A greener, more local Europe?
The FFA audience responds during the Regional Live Events
Monday, Jun 22, 2020
During the FFA Regional Online Live event broadcast on June 15 (full videos available here), we asked the 500+ FFA audience of farmers, policy makers, scientists, business and many more about what they believe the policy priorities for Europe and the German Presidency should be as we slowly emerge from the COVID-19 lockdown.
The lockdown itself has shown significant frailties in the European and international food systems, especially where it concerns the cross-border movement of farm workers and produce. During the lockdown, many of these systems experienced either significant delays or were completely blocked. As the results below show, this has both strengthened the need for cross-border trade security, but an even greater stated need for local food security. However, there is no doubt that the overarching concern of the FFA audience remains that the recovery is used to create urgency around Europe’s green agenda.
This urgency on the side of the public is seemingly matched by the European policy agenda, which now has a large number of policy items related to the food system and land management on its plat, including the Farm to Fork Strategy, the Biodiversity Strategy, finalizing the Common Agricultural Policy and passing an agreed-on European budget. However, as the polling below shows, the most important item for those attending the FFA Live Event was the Farm to Fork Strategy. Given that each Presidency has limited time and political capital to expend on different files, the primacy given to the package designed to not just adapt agriculture, but also the large food chain, is significant.
The focus on climate change and a green recovery is seen again in the 3rd question, where the audience focused on climate and soil measures as the most important for the EU recovery. While all these answer are interrelated and tackling one will have positive (side) effects on the others, it is clear that the climate emergency remains at the forefront of public concern, soil is now clearly moving up the policy agenda.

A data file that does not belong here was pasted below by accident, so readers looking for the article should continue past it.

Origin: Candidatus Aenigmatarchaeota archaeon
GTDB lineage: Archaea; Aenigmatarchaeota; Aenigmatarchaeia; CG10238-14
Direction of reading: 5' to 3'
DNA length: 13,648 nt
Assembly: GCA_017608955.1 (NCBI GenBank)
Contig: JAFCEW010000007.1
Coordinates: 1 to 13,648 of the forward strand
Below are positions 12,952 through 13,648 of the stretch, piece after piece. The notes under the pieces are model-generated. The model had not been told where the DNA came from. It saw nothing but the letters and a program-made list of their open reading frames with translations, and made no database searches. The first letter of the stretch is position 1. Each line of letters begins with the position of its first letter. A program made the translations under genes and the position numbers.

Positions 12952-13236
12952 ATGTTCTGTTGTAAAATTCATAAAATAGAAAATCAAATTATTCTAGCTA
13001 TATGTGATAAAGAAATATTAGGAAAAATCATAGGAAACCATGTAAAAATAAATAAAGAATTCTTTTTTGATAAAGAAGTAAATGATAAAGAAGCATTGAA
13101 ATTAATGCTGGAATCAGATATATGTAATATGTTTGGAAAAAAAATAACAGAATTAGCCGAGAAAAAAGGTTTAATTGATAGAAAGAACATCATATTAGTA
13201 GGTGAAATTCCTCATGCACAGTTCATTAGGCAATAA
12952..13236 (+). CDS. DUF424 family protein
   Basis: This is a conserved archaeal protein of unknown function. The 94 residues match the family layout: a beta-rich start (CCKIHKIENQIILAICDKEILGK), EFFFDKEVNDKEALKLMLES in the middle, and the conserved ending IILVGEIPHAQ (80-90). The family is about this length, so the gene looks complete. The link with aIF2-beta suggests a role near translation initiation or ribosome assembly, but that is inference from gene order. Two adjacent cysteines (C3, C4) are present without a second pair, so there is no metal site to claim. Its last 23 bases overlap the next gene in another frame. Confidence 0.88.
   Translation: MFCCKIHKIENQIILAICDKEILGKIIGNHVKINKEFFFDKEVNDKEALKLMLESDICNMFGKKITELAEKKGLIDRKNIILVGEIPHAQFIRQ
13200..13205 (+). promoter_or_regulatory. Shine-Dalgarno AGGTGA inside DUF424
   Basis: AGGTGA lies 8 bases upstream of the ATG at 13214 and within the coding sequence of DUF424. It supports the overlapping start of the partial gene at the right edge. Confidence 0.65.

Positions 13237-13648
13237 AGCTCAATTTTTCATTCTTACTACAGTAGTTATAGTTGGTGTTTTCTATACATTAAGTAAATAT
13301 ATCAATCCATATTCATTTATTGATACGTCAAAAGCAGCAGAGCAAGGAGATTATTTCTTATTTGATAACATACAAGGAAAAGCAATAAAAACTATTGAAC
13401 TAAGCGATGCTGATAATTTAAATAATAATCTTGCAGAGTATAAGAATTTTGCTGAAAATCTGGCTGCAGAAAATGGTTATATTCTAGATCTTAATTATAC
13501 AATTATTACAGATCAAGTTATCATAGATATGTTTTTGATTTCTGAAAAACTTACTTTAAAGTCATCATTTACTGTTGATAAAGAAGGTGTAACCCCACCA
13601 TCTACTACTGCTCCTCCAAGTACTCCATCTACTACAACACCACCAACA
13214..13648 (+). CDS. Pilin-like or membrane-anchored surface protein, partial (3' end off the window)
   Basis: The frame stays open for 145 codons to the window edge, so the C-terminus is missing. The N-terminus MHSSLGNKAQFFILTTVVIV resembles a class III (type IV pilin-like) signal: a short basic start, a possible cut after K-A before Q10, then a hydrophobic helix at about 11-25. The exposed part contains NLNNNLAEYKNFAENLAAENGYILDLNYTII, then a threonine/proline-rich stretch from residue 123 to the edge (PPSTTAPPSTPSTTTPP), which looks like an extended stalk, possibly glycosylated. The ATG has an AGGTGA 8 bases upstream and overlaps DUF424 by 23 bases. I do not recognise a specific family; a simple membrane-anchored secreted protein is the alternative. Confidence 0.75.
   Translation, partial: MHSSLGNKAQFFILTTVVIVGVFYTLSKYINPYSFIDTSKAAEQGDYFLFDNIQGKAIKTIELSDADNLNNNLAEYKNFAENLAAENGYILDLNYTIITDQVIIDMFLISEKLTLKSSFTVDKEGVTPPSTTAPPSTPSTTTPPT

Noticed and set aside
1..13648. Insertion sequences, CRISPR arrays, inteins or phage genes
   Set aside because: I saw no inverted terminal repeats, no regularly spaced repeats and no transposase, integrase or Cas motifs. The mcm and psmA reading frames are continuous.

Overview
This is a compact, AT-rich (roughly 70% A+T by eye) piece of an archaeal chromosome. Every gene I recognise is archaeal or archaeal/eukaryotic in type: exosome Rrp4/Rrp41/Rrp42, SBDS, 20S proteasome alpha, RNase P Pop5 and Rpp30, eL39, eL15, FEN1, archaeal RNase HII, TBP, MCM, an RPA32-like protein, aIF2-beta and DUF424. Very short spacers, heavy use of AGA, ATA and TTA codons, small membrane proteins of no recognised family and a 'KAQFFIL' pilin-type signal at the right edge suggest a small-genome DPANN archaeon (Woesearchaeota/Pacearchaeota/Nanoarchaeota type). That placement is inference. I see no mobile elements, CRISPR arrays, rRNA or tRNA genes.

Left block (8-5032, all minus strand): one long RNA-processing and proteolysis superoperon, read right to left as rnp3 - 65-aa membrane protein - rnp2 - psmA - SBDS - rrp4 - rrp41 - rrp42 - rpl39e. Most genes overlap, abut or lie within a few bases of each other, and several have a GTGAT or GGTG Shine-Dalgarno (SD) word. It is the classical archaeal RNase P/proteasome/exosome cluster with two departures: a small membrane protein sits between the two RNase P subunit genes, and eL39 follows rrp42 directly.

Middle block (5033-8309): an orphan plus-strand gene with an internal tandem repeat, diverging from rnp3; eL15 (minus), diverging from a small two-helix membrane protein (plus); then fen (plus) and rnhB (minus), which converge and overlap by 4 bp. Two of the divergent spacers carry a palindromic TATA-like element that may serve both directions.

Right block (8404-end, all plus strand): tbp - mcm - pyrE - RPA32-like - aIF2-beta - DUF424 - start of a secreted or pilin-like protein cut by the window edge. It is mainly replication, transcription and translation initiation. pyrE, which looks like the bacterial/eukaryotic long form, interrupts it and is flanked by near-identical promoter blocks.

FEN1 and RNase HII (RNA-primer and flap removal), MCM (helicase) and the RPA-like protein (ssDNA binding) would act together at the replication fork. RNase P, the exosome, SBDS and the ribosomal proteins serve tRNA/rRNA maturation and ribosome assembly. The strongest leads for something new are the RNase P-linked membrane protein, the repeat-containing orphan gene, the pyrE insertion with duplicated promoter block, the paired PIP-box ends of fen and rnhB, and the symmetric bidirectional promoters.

Clearly, the solution envisaged by a majority of the FFA Live Event audience is to create a new business model based on ecosystem services as part of the answer to the climate, soil, and biodiversity crises. However, moving such a model into the practical reality of farm life is as yet not an achievable reality, despite some very positive results from pilots and limited programs around Europe.
Taken together, we can see that the FFA audience has a disposition towards green solutions that help farmers and ecosystems alike, but also that it values the importance of the price signal, as was reflected in the discussion during the Live Event. Greater support from the government or the EU does not seem to be a priority, and neither do international trade ties in the face of greater support for more local and regional production.
While there are not enough results to claim definitive answers to these complex problems, there appears to be an ‘inward turn’ for European politics, one more focused on going green at home with a preference for local solutions. The coming months will show whether or not such desires are matched by the EU and the German Presidency as the recovery takes concrete shape. Whatever the outcome will be, however, it is clear that there is a stated desire in Europe for real changes to the operation of the food system – it is whether or not the political will is present to substantiate these changes that will need to be seen.